Understanding the Difference Between Macroeconomics and Microeconomics
What is economics?
Economics is a social science that explores the problem of scarcity. It investigates the way in which scarce and limited resources are allocated to meet unlimited human wants. Often going hand-in-hand with business studies, economics is also concerned with the economic performance of a country that strives towards achieving the macroeconomic objectives. The subject is commonly divided into microeconomics and macroeconomics.
The main difference between microeconomics and macroeconomics is related to scale; while
microeconomics focuses on the individual components of an economy, macroeconomics
studies the entire economy as a whole instead of just focusing on only one part of it.
What is microeconomics?
Microeconomics is a study where you take one thing from the economy and put it under a microscope. Microeconomics focuses on the decisions or functioning of decision-makers (which includes individual consumers, households, and firms) in isolation from the rest of the economy. This area of economics is commonly covered first and foremost before moving on to other areas of economics.
Supply and demand
A hot topic that falls under the umbrella of microeconomics is the demand and supply model. This is a model that is used by economists around the world, as it is the most reliable yet still simple model to use when determining market outcomes. It ultimately looks at how suppliers produce their goods and services so that they can sell them to consumers that have a demand for those goods and services, and so market equilibrium can be achieved.
Microeconomics also studies different economic systems that are used around the world and throughout history. Different market structures, like perfectly competitive markets and monopolies, are also studied as they have very different supply models and cost structures. Government intervention is also relevant to microeconomics, as they often need to regulate markets that are necessary to consumers but struggle to achieve desired market outcomes. Finally, the factors of production, namely labour, capital, natural factors, and entrepreneurship are significant to the production process suppliers need to control and are carefully analysed in microeconomics.
What is macroeconomics?
Macroeconomics focuses on aspects that affect all components of the economy and looks at what affects the trading relationships a country has with members of its alliances or unions. Essentially, this area of economics looks at the “big picture”. Macroeconomics is also focused on how each economy performs in terms of measurements of economic performance. These measurements, like GDP per capita, inflation, unemployment, and the balance of payments, determine whether an economy is succeeding in achieving the macroeconomic objectives.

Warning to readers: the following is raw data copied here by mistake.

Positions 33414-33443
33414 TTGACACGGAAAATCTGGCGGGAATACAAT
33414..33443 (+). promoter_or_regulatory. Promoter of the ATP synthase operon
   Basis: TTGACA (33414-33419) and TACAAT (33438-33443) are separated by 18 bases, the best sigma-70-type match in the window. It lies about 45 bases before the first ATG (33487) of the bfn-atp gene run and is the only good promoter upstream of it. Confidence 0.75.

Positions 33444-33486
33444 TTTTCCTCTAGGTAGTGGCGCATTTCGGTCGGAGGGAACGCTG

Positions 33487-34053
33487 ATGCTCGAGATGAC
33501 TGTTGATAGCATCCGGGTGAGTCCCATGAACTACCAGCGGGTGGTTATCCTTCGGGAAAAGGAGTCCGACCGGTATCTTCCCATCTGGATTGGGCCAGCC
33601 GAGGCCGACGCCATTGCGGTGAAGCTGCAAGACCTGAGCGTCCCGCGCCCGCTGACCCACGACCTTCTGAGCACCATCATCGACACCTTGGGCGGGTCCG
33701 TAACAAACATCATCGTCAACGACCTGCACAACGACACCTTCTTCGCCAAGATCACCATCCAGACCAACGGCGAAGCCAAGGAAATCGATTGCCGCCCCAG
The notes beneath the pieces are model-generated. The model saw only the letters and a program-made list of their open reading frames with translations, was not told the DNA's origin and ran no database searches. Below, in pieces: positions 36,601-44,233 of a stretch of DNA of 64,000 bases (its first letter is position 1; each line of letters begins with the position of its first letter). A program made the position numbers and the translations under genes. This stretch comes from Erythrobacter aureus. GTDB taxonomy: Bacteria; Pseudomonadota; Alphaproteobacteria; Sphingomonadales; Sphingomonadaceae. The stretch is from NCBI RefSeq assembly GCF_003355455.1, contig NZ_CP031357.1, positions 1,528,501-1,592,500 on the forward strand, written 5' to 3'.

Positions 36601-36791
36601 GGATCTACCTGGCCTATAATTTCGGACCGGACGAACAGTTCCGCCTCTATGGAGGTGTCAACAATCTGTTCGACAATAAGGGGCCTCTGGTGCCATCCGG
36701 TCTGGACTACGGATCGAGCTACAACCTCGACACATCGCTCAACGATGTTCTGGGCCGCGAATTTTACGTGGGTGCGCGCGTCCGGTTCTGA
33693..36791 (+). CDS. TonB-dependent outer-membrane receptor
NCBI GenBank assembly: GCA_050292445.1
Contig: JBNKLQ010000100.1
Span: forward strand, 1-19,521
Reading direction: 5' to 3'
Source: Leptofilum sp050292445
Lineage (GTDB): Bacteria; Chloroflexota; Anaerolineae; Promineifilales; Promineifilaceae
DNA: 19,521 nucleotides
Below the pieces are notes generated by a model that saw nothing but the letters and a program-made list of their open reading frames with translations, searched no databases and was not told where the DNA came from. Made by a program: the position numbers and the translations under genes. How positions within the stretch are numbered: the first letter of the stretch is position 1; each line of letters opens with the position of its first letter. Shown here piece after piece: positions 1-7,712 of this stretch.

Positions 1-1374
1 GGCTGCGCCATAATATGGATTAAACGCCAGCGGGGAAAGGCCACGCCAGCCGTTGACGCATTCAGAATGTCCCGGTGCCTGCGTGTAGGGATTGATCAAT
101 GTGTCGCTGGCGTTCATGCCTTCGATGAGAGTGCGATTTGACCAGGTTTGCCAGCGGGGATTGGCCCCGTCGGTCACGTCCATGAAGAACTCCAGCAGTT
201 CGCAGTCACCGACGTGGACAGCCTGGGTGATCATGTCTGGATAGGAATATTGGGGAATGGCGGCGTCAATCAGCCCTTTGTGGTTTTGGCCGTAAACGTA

Each of these macroeconomic objectives is crucial for every country to achieve, even if some of the objectives can conflict with each other. Full unemployment will come at the cost of sustainable economic growth and stable inflation rates. The balance of payments often has to be lopsided towards more exports and fewer imports to fulfil consumer’s wants and needs, but this comes at the cost of full employment and sustainable growth. The trade-off between sustainable growth and maintaining income equality is probably the most difficult balance to maintain for many countries.
Macroeconomics also studies the key role-players of any economy, even if it is a closed economy. The monetary sector is often the central bank of an economy and uses various instruments (like the repo rate) to control key economic variables. The fiscal sector, also known as the public sector, has the responsibility to improve the living conditions of a country and must do so using reasonable levels of government funding, government spending, and government borrowing. This is all to do with a closed economy, and when an economy opens up its borders for international trading, it also brings in another key role-player into the fold: the foreign sector.
International economics is also included within the scope of macroeconomics. This solely focuses on how the foreign sector can influence the efficiency of any market economy. Trade theory is a key topic in international economics, and it often leads to talks of economic unions and alliances. The foreign exchange market, which is also covered under macroeconomics, is concerned with the valuation of currencies around the world. Finally, the extended Keynesian economics model is a staple model that explains economic growth using variables both internal and external to an economy.
Why study economics?
Economics is a very technical subject that will test your mathematical skills as well as your understanding of obtaining optimal outcomes in an economy. Upskillist’s online course is for the future entrepreneur wanting to get a better understanding of the economic environment they will be working in, as well as for anyone who wants to brush up on the core and essential economic concepts. An individual that is well-educated in economics will be able to make thorough analyses of any country's economic performance.